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2.

Continuation Semantics for Prolog with Cut

A. de Bruin

Faculty of Economics,
Erasmus Universiteit, P.O.Box 1738, NL-3000 DR Rotterdam

E.P. de Vink

Department of Mathematics and Computer Science,
Vrije Universiteit, De Boelelaan 1081, NL-1081 HV Amsterdam

ABSTRACT We present a denotational continuation semantics for Prolog with cut. First a uniform language B is studied, which captures the control flow aspects of Prolog. The denotational semantics for B is proven equivalent to a transition system based operational semantics. The congruence proof relies on the representation of the operational semantics as a chain of approximations and on a convenient induction principle. Finally, we interpret the abstract language B such that we obtain equivalent denotational and operational models for Prolog itself.

Section 1 Introduction

In the nice textbook of Lloyd [Ll] the cut, available in all Prolog-systems, is described as a controversial control facility. The cut, added to the Horn clause logic for efficiency reasons, affects the completeness of the refutation procedure. Therefore the standard declarative semantics using Herbrand models does not adequately capture the computational aspects of the Prolog-language. In the present paper we study the Prolog-cut operator in a sequential environment augmented with backtracking. Our aim is to provide a denotational semantics for Prolog with cut and to prove this semantics equivalent to an operational one.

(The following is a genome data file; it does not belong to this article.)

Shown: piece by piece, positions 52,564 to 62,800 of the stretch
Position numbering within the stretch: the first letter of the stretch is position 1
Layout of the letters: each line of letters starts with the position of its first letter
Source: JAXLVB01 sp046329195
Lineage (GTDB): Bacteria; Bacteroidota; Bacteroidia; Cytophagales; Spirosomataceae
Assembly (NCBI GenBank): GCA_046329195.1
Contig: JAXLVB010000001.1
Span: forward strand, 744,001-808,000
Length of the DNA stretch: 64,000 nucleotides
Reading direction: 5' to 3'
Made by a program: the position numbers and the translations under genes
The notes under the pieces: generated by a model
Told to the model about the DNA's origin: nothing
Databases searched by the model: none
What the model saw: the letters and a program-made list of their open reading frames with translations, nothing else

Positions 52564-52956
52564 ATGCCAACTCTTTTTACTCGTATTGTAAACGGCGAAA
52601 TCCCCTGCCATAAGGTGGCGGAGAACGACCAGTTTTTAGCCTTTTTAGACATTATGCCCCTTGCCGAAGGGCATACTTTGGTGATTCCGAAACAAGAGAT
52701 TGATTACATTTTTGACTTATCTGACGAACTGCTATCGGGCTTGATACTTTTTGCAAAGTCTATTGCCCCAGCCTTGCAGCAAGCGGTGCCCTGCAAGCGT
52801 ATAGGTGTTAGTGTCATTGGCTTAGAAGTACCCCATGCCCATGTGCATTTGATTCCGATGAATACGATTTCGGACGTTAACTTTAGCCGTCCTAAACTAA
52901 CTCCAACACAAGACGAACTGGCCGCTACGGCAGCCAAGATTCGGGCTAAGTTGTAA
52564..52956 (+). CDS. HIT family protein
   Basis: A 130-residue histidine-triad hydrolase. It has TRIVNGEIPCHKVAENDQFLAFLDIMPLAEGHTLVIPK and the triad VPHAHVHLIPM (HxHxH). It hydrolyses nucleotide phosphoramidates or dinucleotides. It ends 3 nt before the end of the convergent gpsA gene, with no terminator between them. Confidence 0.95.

First of all we separate the ?logic programming? details (such as most general unifiers and renaming indices) in Prolog from the specification of the flow of control, (e.g. backtracking, the cut operator). This is achieved by extracting the uniform language B from Prolog - uniform in the sense of [BKMOZ] - which contains only the latter issues. Fitting within the ?Logic Programming without Logic? approach, ([Ba2]), our denotational model developed for the abstract backtracking language has enough flexibility for further elaboration to a nonuniform denotational model of Prolog itself. Moreover, the equivalence of this denotational semantics and an operational semantics for Prolog is a straightforward generalization for the congruence proof of B.

Secondly, our denotational semantics uses continuations. This has several advantages over earlier semantics which (essentially) are based on a direct approach. (See [Br] for a discussion on the relative merits of continuations vs. direct semantics.) We arrive at a concise set of semantical equations in which there is no need for coding up the states using cut flags